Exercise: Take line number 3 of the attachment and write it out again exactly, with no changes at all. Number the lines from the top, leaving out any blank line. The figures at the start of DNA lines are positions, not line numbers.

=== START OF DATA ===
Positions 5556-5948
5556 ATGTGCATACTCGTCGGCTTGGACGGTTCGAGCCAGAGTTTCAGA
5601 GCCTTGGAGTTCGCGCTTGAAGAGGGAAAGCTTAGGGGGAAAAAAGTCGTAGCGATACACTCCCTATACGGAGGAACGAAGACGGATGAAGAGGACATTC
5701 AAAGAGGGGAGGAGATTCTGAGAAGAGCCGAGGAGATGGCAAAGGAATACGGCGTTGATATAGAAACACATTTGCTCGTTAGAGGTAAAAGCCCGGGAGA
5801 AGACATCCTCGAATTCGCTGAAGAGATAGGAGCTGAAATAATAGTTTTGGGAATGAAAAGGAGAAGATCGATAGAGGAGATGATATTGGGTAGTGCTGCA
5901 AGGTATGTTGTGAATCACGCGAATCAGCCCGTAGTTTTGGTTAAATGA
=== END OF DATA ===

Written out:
5601 GCCTTGGAGTTCGCGCTTGAAGAGGGAAAGCTTAGGGGGAAAAAAGTCGTAGCGATACACTCCCTATACGGAGGAACGAAGACGGATGAAGAGGACATTC